Tech start-up of the week:

23 Sep 2012

Vincent Glennon and Derek Organ, co-founders of Photo by Sean Nicholls

Our tech start-up of the week is, a new search engine that’s aiming to make it easier for people to find what they have viewed before on the internet. How? By creating a personal archive of pages one has visited via a browser plug-in.

The new venture was just incorporated in August but co-founders Vincent Glennon and Derek Organ have been working on SeenBefore for almost a year now. They are currently in situ at Dogpatch Labs, the start-up hub that based itself on Barrow Street in Dublin last year.

As part of their research, Organ and Glennon said they found that 40pc of web searches are made by people who are looking for what they have already seen before. That’s when they decided to come up with a new type of search engine.

Future Human

Explains Organ: “Searching for something you saw before will generally give you millions of results on Google. SeenBefore provides the tool to show you the five to 10 websites with that word in it instead of all the millions of results Google gives. You don’t have to change any of your habits as we have integrated SeenBefore results into the Google results page.”

At the moment, SeenBefore just works on Google Chrome, whereby people can download the browser plug-in after they sign up for the service. However, Organ says SeenBefore will be available on Firefox, as well as Chrome, next week.

“We found that these are currently the most popular choice of browsers for our users. Safari and Internet Explorer will follow shortly,” he explains.

According to the duo, the SeenBefore tool will work across multiple machines, even when a user’s browsing history is deleted. As well as this, the service is disabled when an internet user opts for private browsing.

Target users

So who will want to use SeenBefore? Anyone who uses the internet frequently and needs to be able to find that information again on multiple computers, explains Organ. He gives the example of a person needing to recall information they saw on a website three weeks ago, just before they go into a meeting, or when one needs to quickly find a website to track down specific information they have read before.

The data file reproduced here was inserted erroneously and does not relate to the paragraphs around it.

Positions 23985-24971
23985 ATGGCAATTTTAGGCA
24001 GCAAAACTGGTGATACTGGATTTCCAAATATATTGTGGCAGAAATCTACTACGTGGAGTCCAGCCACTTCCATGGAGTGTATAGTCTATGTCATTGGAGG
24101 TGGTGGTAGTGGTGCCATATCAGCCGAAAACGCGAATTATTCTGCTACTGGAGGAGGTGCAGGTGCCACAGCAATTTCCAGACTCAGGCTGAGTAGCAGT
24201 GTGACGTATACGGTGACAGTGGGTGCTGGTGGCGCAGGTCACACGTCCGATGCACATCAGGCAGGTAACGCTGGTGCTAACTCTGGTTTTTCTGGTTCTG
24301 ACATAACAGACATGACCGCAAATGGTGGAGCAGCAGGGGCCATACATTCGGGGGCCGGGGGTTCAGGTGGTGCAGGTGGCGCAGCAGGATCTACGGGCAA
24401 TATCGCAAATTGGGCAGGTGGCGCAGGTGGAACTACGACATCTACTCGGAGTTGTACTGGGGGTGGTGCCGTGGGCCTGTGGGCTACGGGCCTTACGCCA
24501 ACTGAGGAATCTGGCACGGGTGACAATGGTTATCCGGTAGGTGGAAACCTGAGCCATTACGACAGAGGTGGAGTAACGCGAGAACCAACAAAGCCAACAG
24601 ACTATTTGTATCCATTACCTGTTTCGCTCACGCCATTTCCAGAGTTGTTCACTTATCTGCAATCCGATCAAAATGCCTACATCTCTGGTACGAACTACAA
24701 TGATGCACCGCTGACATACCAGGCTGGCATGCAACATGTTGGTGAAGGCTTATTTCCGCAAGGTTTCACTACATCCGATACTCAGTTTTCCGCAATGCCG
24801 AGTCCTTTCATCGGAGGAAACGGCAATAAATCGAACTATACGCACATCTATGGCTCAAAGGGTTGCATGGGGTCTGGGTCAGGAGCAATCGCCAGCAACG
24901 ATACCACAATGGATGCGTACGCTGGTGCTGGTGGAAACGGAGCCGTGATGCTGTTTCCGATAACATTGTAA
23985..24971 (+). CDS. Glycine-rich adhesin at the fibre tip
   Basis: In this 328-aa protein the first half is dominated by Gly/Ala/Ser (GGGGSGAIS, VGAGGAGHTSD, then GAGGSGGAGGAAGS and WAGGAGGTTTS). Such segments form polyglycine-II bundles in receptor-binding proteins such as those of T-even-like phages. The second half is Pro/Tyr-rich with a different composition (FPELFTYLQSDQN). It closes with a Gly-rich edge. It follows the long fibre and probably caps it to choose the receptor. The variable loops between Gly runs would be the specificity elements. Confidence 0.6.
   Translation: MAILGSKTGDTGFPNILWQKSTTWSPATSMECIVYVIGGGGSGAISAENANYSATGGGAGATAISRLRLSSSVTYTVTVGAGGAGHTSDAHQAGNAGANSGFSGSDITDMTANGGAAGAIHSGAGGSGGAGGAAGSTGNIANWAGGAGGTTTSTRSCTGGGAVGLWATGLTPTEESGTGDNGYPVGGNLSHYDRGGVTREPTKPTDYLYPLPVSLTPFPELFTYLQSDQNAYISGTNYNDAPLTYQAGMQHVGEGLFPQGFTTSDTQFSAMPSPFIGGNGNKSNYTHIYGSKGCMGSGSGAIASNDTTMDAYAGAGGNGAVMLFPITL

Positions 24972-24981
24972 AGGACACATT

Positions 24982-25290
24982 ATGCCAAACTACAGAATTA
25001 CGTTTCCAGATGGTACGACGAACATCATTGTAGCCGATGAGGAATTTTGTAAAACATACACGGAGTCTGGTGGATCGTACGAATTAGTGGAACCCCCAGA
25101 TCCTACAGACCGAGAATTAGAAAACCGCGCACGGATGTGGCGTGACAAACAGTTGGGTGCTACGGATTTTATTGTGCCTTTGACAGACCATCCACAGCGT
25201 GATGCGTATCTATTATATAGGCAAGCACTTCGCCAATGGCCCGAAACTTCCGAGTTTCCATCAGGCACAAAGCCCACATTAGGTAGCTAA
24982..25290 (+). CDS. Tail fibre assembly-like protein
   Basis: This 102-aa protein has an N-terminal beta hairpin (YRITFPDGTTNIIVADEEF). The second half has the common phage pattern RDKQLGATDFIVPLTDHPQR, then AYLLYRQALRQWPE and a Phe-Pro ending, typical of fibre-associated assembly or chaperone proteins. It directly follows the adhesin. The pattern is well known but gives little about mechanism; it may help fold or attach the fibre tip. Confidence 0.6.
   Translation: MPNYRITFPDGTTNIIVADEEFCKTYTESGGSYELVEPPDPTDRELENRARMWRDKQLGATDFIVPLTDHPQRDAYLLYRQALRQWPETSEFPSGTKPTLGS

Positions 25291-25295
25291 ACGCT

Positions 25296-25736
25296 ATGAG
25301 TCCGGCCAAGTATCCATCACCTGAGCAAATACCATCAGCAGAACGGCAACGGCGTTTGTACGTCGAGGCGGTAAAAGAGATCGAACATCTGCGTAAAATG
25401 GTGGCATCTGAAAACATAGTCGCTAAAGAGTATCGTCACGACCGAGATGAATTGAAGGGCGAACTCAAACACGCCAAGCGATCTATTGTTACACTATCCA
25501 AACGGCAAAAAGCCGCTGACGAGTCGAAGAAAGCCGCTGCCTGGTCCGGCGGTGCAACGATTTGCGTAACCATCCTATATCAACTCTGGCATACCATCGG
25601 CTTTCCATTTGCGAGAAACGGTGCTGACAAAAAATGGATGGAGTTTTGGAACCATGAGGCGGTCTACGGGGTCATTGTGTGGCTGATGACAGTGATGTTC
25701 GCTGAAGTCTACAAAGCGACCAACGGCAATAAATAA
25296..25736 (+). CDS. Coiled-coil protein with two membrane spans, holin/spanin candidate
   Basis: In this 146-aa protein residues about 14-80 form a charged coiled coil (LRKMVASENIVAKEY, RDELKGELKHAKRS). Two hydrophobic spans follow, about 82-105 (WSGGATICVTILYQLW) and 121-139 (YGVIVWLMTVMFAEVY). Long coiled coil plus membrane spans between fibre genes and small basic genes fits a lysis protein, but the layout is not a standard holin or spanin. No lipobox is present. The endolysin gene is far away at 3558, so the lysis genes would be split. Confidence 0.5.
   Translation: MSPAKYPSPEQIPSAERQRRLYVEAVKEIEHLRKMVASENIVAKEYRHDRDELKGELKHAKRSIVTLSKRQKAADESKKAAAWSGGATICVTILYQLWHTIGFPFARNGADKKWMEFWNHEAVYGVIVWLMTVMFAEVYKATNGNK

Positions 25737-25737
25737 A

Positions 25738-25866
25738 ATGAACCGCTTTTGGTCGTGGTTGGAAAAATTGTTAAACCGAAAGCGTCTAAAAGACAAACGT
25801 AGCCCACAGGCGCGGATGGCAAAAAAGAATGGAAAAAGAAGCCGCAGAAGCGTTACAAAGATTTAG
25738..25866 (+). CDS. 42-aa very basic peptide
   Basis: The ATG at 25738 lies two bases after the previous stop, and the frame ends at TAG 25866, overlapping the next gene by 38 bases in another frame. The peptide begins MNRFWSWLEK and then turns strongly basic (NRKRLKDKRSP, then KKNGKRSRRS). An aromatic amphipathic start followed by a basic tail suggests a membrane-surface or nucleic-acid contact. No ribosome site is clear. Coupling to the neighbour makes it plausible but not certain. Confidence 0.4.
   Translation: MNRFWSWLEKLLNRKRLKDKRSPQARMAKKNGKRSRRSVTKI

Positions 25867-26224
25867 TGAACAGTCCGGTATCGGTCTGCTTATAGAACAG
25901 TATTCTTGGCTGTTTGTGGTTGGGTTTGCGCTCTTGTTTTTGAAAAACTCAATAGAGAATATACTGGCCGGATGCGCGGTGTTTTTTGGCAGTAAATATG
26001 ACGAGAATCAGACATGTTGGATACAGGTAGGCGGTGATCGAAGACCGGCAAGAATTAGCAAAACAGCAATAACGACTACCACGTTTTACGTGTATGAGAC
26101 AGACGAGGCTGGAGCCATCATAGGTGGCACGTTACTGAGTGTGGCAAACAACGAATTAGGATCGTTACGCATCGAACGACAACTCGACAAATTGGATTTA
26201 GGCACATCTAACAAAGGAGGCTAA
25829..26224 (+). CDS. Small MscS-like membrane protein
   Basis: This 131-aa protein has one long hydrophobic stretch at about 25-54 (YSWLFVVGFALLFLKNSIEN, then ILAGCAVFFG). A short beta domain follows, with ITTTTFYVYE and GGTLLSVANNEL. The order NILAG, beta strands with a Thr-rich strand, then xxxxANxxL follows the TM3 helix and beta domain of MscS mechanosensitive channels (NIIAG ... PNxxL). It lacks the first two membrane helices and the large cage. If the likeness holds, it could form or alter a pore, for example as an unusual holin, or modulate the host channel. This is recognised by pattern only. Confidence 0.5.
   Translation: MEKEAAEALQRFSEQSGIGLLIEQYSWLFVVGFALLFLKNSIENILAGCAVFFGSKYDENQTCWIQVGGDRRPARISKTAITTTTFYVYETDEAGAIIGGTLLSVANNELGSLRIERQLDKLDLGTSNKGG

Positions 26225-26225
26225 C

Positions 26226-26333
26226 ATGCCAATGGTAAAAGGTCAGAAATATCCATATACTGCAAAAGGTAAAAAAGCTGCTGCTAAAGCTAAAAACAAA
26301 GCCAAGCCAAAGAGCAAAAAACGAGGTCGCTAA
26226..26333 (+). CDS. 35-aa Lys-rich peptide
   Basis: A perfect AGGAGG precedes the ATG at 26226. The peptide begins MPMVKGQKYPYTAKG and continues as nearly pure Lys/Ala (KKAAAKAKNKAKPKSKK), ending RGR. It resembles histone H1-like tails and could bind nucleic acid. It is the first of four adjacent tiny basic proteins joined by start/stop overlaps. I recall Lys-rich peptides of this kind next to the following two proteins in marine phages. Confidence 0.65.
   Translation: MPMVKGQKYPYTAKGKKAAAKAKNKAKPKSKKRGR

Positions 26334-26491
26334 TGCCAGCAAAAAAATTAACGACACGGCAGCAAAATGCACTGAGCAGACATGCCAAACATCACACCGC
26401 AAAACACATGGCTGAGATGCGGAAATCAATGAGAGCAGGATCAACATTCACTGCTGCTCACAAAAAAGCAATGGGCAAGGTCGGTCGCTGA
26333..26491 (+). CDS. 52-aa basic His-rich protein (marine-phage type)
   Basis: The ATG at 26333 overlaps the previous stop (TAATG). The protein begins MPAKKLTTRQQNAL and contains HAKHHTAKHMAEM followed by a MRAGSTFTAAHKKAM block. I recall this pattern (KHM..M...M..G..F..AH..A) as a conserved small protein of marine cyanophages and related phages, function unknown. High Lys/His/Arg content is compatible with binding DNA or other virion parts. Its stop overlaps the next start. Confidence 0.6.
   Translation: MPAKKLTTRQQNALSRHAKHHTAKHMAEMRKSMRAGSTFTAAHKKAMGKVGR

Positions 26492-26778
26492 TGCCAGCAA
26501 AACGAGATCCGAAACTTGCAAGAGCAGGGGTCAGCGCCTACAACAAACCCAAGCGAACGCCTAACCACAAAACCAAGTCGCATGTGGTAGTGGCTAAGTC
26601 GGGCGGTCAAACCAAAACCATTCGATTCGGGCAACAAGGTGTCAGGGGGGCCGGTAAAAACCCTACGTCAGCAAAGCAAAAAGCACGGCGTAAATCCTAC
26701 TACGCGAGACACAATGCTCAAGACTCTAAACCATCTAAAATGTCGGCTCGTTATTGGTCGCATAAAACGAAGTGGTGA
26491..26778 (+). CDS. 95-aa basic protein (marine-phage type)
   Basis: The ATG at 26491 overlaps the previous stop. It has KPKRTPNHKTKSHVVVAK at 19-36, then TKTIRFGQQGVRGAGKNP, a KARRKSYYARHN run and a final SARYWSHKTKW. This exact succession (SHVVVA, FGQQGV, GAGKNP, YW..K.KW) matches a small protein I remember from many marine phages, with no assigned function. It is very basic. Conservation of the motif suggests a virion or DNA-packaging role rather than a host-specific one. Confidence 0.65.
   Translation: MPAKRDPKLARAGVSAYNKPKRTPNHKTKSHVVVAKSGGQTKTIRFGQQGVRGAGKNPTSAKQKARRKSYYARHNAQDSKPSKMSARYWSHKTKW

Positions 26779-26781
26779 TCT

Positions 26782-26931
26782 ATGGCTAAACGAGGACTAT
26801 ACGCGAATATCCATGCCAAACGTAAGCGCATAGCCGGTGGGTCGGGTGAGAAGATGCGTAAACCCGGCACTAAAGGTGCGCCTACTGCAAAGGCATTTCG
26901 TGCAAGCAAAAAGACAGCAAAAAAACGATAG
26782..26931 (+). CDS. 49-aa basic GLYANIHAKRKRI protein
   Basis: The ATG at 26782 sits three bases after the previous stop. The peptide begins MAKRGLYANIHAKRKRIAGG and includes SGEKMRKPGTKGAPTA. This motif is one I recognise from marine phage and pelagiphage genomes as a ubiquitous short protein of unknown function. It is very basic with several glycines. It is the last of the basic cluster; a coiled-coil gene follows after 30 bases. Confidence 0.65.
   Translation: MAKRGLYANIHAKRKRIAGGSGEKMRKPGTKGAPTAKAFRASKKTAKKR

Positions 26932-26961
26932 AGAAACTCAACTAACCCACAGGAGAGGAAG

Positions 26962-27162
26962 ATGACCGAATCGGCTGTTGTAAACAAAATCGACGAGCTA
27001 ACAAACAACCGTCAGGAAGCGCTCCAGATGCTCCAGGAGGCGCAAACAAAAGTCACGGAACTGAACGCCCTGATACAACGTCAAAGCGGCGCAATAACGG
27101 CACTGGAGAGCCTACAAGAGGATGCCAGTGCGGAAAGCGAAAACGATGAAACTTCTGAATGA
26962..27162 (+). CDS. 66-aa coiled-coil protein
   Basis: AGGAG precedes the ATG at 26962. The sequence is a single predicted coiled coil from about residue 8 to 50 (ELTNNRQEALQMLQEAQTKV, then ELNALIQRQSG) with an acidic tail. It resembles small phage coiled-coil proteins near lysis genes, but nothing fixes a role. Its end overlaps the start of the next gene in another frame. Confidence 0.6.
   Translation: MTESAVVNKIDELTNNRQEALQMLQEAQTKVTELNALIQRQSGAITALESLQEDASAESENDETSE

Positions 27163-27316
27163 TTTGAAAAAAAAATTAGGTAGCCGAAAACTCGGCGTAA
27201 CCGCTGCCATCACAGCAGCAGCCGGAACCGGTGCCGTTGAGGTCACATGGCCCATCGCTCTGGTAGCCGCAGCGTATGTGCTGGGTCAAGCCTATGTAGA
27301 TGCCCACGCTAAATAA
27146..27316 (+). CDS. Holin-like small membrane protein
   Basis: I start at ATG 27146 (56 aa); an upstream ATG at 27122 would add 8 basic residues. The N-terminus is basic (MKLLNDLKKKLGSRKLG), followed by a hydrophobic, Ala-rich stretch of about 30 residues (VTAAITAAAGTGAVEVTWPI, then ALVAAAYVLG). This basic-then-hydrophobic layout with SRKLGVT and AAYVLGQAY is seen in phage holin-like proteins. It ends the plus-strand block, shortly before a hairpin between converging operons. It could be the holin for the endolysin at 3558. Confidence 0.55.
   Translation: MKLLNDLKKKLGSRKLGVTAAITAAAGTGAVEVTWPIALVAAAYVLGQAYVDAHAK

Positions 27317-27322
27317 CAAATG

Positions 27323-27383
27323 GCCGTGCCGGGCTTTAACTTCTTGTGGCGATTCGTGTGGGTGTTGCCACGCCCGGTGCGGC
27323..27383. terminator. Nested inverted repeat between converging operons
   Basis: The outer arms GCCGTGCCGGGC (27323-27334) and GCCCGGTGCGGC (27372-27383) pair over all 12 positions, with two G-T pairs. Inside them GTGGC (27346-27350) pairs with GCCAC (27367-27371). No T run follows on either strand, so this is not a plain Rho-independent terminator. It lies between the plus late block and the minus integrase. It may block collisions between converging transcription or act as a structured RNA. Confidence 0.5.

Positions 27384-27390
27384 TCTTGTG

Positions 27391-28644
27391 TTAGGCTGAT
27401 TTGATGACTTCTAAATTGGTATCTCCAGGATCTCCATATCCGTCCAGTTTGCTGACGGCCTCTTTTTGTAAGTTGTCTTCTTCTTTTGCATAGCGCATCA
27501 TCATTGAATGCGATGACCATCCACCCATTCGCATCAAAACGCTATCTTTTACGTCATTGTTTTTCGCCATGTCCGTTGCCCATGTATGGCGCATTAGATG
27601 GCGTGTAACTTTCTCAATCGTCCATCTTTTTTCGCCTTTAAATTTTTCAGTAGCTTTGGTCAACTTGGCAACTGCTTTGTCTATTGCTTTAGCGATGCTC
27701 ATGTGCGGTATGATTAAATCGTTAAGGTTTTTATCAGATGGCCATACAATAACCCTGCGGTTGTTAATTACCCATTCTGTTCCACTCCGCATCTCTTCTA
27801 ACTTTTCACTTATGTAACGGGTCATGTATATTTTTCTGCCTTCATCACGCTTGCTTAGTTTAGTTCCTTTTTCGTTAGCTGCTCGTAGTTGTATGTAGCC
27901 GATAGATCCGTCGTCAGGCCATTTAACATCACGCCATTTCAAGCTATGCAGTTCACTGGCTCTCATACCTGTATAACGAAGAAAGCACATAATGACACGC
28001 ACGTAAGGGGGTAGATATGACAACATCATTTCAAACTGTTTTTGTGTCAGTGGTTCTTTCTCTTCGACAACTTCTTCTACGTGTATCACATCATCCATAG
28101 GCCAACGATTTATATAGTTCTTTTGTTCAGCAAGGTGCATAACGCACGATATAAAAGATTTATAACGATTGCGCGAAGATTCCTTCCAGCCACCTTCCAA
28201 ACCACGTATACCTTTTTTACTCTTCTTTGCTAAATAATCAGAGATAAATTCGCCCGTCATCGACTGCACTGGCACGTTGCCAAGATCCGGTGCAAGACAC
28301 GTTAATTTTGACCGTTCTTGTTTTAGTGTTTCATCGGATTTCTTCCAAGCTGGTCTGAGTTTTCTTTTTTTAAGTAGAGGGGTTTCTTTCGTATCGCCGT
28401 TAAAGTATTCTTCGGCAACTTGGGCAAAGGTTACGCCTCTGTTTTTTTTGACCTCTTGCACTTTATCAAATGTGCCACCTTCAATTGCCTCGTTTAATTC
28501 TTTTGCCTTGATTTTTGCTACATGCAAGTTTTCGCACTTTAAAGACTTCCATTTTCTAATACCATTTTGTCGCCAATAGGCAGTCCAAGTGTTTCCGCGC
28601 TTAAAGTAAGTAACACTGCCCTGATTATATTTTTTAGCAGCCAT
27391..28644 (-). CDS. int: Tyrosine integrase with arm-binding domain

Future plans

As for the remainder of 2012, Glennon and Organ say they will be listening to feedback from their current user base and building the service from there. The start-up will also be showcasing at the Dublin Web Summit in October.

“Our objective is to start with getting awareness out there and then build from there. We’re aiming to get between 10,000 and 15,000 users over the next three months,” explains Organ.

And they are also setting their sights on tapping into the smartphone marketplace.

“Being available on mobile would be great as mobile usage today is prevalent among the 24-40 age group we are targeting. We want to tap into this market and help them find their information quickly. Most importantly, we want to test our assumptions about how this problem should be solved,” says Organ.

SeenBefore has also been nominated for an Irish Internet Association Net Visionary Award in the ‘Most Insightful and Intriguing Internet Innovation’ category.

Organ and Glennon have also gleaned some early stage investment from Enterprise Ireland for SeenBefore and they are hoping to talk to business angels or venture capitalists about future potential investment over the coming months.

And their advice for other self-starters out there? “This is one of the best times you can start a tech start-up as, for the most part, it is immune to the current position of most other industries,” says Glennon. “Even when start-ups fail, those lessons can be brought forward to the next role. For me, this makes it almost risk-free. The riskiest thing I could be doing right now is not been involved in this industry.”

Image courtesy of @sean_nicholls

Carmel Doyle was a long-time reporter with Silicon Republic